Jude Law has been secretly waiting to be part of the Marvel Cinematic Universe.
The Academy Award®-nominated actor, who has two other successful film franchises in his film resumé, says of being invited to join the MCU: “It kind of felt like a party you’ve heard about for years, and you know and admire all the people who go, and then you suddenly realize that you haven’t had an invitation. So to get an invitation is a good feeling, and I’d been a fan for a long time and being able to step into and be part of the things that I admire and love is a thrill.”
In “Captain Marvel,” Marvel Studios’ first stand-alone, female-franchise character, Law plays the Kree Starforce Commander, the head of the alien race that Carol Danvers, aka Captain Marvel (played by Brie Larson)—the film’s part-human, part-Kree heroine—belongs to.
“My character is the commander of Starforce, which is an elite special-forces division of the Kree army,” says Law. “He is also a mentor to Carol Danvers. She has been a sort of pet project for him. He feels responsible for guiding and containing her skill sets, honing her abilities, and trying to keep her mind from drifting into the more human, emotional places, and becoming therefore more focused and driven and slightly less emotional, which is rather more Kree.”
To prepare for his role, Law didn’t have to go far in his research. “Here’s an interesting story,” he shares. “Captain Marvel was my father’s favorite [comic book] character when he was young. So, he could tell me all about it, from the male iteration into the female iteration. And he knew exactly who my character was. I’m here for him.” Aside from input from his dad, the actor also got reference materials from Marvel.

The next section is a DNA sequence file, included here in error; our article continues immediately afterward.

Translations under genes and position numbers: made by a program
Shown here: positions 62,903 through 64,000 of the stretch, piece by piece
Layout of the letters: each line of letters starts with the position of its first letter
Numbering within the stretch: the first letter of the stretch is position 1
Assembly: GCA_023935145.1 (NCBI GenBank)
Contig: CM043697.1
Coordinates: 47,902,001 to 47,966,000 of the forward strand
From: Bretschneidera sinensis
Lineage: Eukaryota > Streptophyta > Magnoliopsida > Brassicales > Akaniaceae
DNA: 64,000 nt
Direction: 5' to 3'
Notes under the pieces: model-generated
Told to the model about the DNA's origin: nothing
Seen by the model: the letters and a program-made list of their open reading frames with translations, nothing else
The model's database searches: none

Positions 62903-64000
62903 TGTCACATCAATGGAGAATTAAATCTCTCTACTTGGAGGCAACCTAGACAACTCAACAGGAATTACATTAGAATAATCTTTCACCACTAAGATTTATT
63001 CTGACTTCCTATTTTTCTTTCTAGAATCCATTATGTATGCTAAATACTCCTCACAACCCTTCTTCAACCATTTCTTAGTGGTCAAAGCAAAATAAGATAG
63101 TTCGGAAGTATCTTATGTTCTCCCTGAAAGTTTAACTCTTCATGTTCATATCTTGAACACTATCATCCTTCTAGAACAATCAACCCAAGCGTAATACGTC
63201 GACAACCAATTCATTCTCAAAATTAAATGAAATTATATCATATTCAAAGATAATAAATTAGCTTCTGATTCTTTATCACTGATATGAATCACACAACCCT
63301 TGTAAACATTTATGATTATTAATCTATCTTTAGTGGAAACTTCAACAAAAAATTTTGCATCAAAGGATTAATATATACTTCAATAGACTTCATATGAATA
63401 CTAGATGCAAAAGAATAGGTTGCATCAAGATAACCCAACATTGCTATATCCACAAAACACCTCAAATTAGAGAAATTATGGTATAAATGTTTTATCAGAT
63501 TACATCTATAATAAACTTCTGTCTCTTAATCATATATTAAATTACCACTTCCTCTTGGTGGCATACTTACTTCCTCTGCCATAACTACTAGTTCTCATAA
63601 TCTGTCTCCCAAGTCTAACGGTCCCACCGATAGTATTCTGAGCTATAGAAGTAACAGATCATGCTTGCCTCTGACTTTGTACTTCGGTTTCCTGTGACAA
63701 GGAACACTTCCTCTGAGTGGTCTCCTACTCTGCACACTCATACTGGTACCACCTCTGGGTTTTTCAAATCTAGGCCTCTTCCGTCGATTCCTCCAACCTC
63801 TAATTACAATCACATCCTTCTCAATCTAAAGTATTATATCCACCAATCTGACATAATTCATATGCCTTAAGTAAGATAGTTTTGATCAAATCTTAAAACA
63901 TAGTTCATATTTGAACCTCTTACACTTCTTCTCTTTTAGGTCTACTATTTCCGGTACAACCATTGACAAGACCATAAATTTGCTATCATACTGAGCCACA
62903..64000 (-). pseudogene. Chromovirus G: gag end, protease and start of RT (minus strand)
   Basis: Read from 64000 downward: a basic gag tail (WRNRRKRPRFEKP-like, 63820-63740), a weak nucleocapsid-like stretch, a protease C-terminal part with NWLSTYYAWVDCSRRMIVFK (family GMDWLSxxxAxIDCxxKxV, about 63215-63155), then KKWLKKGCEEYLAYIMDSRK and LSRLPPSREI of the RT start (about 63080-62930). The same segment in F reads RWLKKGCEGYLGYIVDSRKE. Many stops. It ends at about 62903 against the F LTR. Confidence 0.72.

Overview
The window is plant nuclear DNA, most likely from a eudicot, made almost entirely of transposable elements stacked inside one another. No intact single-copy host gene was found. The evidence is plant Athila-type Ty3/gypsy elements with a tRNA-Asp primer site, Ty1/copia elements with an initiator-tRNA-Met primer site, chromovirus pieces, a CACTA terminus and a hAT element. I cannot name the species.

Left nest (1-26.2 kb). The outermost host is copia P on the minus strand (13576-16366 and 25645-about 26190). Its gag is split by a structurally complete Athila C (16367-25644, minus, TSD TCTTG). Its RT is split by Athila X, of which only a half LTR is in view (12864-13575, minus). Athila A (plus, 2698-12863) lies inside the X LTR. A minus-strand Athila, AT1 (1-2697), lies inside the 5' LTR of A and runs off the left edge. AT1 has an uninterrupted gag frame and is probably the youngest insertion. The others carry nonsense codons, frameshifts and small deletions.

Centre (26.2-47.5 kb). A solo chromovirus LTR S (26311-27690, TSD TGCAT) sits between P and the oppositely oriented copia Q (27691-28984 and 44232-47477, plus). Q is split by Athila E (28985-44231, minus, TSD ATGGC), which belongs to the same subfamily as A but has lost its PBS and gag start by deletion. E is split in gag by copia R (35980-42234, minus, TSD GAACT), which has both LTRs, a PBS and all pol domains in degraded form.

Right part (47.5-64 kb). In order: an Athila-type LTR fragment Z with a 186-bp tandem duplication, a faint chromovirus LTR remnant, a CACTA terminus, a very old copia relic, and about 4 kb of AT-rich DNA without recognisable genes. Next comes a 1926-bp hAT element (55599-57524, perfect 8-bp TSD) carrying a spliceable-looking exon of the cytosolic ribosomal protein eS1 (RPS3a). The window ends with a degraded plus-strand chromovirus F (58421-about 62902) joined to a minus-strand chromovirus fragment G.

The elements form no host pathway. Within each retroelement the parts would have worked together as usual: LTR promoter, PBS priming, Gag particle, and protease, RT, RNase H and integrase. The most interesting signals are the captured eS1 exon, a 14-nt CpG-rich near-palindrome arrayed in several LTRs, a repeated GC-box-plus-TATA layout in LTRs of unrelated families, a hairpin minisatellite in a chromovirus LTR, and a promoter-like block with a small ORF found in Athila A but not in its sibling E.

Law thinks that after watching “Captain Marvel,” which is set in the 1990s, audiences will want to revisit the other movies in the MCU. “I’m blown away by the ardent fans’ attention to detail and knowledge; they will undoubtedly pick up on things that even I don’t know,” he says. “There will be pieces of information and storylines that start in ours that will fill in gaps, so they may want to revisit the other films.”
The actor says another thing unique to the film, especially because of its timeline, is the origin of S.H.I.E.L.D. “and how they start out and seeing them as sort of bright-eyed ingénues not really knowing that this super other world or worlds even exist…. It’s going to be wonderfully satisfying.”
The film being led by a character as powerful as Captain Marvel, who is female, is also “wonderfully exciting,” he says. “I think the fact that it’s a woman, there’s a fantastic sense of female strength and intelligence that’s really unique to this character and particularly to this film.”
For fans who are coming new to MCU with “Captain Marvel,” Law says not to worry about catching up. “This movie will be a standalone in that people can enjoy it even if they haven’t seen all the others,” he says. “What will be interesting is that they’ll be able to see this one and watch them almost chronologically because we are starting at the beginning. There are all these little gags that tie through to stories that you’ve seen before, which I think will be amusing and satisfying in that wonderful way where you can finally go, ‘Oh, that’s where he got that from.’ Or, ‘that’s why that’s like this.’ Then there’s also a great sense of hope. At the end of “Infinity War,” we were all left so devastated and in shock about what happens next. Suddenly, there’s this great sense of hope because we’ve got someone who can seriously kick ass.”
Marvel Studios’ “Captain Marvel” opens in Philippines theaters on March 6. Join the conversation online and use the hashtag #CaptainMarvelPH